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Target audience

Who is the target audience of the pymetacode package? Is it interesting for me?

Routine software developers

The pymetacode package aims at routine software developers who focus on consistency, portable and deployable code, are not afraid of using unit tests and Sphinx for their documentation, and are bored by having to copy&paste code (and too often forget to change some things this way).

You will (not so) occasionally create a new Python package and regularly add classes (and functions) to your code. While some IDEs can be configured to some extent regarding class stubs, it is not that easy to have a class stub and a corresponding test class stub created at the same time from within an IDE. Not so with pymetacode, where all is done with a single command.

Academic programmers

At the same time, using the pymetacode package in an academic context can be quite useful. Here, many programmers acquired their programming skills on the go and never received a formal training in software engineering. Nevertheless, they are now faced with implementing, further developing and maintaining large code bases that should be both, consistent and maintainable.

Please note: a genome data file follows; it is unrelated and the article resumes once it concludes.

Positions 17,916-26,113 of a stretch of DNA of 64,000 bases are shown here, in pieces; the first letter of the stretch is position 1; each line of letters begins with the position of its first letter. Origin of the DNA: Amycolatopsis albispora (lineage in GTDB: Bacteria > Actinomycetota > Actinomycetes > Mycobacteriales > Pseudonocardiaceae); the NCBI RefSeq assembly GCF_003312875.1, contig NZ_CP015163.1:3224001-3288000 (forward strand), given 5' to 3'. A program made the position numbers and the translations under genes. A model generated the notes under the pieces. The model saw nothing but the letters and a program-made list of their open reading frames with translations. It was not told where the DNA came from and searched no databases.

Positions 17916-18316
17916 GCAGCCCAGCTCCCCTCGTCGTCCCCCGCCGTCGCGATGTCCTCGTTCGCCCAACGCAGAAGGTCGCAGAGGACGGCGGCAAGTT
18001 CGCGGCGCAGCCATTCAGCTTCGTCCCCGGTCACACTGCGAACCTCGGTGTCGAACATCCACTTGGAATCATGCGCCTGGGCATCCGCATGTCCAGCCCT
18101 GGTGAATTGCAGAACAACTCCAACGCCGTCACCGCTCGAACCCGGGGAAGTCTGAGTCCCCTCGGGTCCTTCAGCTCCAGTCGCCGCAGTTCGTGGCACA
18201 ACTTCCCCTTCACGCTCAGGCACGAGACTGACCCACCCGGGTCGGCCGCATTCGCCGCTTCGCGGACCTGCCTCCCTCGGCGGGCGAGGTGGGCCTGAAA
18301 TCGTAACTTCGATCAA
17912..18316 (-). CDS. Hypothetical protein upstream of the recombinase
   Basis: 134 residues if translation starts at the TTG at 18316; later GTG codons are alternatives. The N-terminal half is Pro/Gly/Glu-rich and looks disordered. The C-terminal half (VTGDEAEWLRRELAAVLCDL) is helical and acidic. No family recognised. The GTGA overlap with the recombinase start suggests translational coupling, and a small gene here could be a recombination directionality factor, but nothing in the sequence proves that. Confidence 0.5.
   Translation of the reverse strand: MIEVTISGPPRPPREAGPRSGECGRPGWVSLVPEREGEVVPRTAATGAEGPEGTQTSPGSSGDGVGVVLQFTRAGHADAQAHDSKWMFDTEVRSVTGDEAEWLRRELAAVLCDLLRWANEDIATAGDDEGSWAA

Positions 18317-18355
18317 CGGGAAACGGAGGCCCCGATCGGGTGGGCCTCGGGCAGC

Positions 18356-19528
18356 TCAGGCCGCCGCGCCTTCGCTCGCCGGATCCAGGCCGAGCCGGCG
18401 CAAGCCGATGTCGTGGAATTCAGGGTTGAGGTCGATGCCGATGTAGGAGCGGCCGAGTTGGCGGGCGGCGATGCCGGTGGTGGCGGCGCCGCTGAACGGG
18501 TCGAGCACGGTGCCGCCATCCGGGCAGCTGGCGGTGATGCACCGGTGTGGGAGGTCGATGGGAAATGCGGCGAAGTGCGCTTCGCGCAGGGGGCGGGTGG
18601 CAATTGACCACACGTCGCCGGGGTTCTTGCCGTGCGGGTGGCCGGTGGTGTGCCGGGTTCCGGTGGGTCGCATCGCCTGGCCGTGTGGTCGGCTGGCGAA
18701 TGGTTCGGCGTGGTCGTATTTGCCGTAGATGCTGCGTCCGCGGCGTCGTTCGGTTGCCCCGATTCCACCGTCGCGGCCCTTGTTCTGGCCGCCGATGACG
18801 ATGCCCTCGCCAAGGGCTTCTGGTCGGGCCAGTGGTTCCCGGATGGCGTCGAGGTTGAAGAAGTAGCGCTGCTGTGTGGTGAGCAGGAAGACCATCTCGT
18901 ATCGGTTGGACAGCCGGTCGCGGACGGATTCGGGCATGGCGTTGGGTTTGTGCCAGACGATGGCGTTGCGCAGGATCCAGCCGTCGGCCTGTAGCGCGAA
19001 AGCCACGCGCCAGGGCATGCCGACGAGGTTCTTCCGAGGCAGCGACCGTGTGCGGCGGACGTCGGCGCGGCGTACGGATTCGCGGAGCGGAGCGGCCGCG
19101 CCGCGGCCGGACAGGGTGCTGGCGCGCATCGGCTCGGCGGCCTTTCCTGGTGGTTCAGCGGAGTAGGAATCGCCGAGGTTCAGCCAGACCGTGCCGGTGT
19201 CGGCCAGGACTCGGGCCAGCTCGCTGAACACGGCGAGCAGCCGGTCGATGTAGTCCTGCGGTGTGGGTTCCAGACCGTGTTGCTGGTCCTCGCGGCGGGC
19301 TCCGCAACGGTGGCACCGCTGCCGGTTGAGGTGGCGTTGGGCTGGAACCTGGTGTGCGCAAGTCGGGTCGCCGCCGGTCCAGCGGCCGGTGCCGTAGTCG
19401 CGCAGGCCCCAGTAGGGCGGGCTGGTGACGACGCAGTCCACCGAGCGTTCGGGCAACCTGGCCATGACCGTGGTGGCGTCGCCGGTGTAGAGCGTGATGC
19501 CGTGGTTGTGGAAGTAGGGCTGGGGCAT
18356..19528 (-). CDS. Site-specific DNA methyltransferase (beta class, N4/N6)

Clearly, pymetacode does not help with the occasional Python script. But honestly, programming particularly in science transforms much quicker into full-fledged software development than we might think (and like). Even worse, not so many people are aware of the problems connected with this transition between (occasional) programming and software development.


The pymetacode package is clearly opinionated, making a lot of decisions on how to do things, starting with the overall package directory layout. Nevertheless, it tries to go out of the way of the programmer as much as possible and provides a simple, yet powerful command-line interface (CLI) for the daily usage.

Fun fact: The package itself has been developed originally by using a predecessor of itself and continues to be developed by help of itself. Hence, it less of an intellectual playground than a tool for the daily business of a routine programmer.